QuickBooks and NetSuite both have standard accounting reports, such as P&L and cash flow. But NetSuite’s expansive library includes real-time reports, from revenue forecasting to consolidated parent and subsidiary reports. And thanks to NetSuite’s multicurrency feature, you can report using the local currency of the countries where subsidiaries are located.
NetSuite allows detailed drill-down and drill-across reporting for any record in the system with simplicity. NetSuite reports do away with static reporting, giving flexible views for reports from department, location, product line or any number of operational perspectives.
Why You Should Choose NetSuite
As you grow, the number of customers increase, you hire more employees, process more data and require greater automation. You need an accounting software solution that increases efficiency and serves as the foundation for your increasingly complex business.
Take for example Brex, a fintech company that switched to NetSuite in preparation for entering markets in new countries. While running on QuickBooks and Excel, company leaders had to manually pull monthly depreciation and amortization reports from spreadsheets.
Now, “it’s just a one-button push for the month-end process,” says controller Kevin Moore.
Brex also uses NetSuite to ensure it’s meeting global accounting and compliance standards while delivering corporate credit cards to startups.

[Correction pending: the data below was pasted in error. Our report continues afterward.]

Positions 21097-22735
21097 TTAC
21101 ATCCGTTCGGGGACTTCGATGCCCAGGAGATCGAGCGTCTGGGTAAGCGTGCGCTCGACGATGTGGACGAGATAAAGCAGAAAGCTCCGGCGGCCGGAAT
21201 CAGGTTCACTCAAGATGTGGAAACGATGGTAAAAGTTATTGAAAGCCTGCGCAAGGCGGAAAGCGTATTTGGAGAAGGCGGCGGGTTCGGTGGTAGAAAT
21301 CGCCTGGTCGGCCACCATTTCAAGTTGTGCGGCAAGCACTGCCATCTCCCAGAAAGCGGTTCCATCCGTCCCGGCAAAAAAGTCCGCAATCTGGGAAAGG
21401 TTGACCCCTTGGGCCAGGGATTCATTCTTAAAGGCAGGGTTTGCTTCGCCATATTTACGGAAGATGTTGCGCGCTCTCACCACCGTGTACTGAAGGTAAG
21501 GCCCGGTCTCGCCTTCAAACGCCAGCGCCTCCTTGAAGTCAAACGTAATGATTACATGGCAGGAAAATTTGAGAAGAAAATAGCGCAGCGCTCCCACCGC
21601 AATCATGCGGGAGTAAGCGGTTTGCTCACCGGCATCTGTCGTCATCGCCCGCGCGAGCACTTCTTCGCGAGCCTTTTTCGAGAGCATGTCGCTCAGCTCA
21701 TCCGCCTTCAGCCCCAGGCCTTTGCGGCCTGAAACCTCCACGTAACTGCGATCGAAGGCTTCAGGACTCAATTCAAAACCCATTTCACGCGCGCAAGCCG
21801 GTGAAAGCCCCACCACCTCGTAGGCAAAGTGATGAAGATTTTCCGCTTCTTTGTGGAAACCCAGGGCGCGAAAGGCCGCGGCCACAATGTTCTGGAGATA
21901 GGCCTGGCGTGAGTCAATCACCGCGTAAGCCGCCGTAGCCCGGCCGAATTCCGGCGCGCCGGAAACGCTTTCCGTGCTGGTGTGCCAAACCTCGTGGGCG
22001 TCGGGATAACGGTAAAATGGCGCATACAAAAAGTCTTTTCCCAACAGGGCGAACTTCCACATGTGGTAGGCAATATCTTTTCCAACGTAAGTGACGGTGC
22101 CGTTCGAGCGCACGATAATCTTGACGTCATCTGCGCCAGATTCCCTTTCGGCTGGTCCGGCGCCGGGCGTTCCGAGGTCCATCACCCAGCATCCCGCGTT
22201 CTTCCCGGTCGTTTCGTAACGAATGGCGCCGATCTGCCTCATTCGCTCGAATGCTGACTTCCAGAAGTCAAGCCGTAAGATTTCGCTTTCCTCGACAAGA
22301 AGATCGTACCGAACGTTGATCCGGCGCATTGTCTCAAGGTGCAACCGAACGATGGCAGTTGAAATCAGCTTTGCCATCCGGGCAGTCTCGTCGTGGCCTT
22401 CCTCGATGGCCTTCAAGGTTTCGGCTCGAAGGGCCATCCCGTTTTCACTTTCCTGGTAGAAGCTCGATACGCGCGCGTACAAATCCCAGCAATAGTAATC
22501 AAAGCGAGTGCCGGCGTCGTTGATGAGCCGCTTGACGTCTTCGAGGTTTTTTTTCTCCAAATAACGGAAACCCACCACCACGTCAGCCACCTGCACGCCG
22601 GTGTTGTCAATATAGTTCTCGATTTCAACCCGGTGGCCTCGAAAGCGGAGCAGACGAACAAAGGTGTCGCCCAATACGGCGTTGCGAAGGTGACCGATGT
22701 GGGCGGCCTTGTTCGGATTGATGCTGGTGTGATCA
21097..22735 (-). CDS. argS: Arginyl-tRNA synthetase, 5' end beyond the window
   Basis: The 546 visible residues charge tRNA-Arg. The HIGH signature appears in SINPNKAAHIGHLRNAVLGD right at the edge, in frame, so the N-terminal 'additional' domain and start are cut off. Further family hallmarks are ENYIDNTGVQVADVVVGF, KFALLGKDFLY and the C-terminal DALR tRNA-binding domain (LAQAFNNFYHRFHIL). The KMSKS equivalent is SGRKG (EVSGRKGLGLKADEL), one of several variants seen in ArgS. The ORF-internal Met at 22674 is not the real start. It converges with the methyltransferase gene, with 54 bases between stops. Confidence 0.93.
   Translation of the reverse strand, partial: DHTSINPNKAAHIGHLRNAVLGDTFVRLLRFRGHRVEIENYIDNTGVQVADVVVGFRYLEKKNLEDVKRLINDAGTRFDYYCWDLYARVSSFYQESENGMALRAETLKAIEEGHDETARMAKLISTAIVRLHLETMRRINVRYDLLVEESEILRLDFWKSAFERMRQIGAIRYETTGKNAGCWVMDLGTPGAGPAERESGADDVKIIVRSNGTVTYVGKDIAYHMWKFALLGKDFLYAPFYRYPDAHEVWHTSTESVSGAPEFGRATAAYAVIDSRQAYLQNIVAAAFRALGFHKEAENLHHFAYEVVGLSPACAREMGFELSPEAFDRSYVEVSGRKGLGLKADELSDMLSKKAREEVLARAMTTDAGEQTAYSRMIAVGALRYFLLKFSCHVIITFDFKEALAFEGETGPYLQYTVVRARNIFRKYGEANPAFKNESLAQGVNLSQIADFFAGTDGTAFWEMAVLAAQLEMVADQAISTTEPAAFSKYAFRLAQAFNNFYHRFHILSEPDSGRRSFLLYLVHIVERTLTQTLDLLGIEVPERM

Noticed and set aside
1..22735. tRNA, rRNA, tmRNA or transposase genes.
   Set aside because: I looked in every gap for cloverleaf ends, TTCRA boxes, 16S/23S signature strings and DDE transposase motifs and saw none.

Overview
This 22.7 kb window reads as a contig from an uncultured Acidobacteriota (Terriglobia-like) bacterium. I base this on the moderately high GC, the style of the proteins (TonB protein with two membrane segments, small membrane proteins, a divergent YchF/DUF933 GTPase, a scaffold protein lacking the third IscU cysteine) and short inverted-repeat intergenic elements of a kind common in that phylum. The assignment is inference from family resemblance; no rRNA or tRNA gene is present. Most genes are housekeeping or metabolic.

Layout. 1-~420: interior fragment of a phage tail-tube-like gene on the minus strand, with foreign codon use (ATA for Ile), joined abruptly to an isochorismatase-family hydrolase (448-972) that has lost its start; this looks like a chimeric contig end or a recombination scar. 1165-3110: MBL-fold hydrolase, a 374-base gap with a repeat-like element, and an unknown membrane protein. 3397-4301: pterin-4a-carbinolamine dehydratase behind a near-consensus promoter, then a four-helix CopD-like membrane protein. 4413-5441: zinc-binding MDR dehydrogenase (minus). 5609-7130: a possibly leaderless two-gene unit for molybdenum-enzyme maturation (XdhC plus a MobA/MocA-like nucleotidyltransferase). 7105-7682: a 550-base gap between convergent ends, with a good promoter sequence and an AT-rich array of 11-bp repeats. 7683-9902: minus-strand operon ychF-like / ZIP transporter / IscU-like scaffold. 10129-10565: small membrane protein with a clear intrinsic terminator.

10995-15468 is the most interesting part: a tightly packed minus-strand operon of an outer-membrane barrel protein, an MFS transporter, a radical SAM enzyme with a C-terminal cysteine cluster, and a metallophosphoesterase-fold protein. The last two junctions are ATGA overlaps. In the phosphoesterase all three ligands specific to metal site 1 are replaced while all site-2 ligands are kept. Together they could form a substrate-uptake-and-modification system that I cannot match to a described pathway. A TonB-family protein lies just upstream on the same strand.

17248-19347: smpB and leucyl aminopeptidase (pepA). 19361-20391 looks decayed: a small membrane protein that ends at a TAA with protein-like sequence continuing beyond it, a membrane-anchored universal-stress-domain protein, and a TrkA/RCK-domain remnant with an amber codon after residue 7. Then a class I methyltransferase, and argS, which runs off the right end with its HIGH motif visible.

On the other hand, QuickBooks’ limitations mean companies have to layer on more systems or applications for specific purposes: revenue management, fixed assets, procurement, order management, billing, inventory management, services delivery and more. These add costs. And if these systems aren’t integrated, your finance staff must maintain half a dozen different applications and risk errors trying to transfer and consolidate data amongst disparate programs, each with its own configurations and end-to-end processes—and you’ll have to add personnel to manage it all.
“There’s an inflection point where the systems you’re using just won’t work,” says Sy Gray, co-founder of the widely popular Honey Pot Company, a consumer packaged goods retailer.
Gray and his co-founder tried, through consultants, to integrate their company’s order details with QuickBooks so they could meet the EDI requirements of big-name retailers like Target. After many failed efforts—and racking up costs, with the prognosis of more—the company switched to NetSuite.
Once implementation is finished, Honey Pot will be able to house all order data centrally in NetSuite and convert its purchase orders into invoices automatically vs. manually—and more efficiently service 20,000 retail locations worldwide. Migrating customers from QuickBooks to NetSuite is simple with SuiteSuccess Financial First. When considering if it’s time to upgrade, think about current needs and scalability. And before deciding on financial accounting software, think about your long-term business goals—QuickBooks might work as a quick fix, but will it meet your needs during seasons of growth?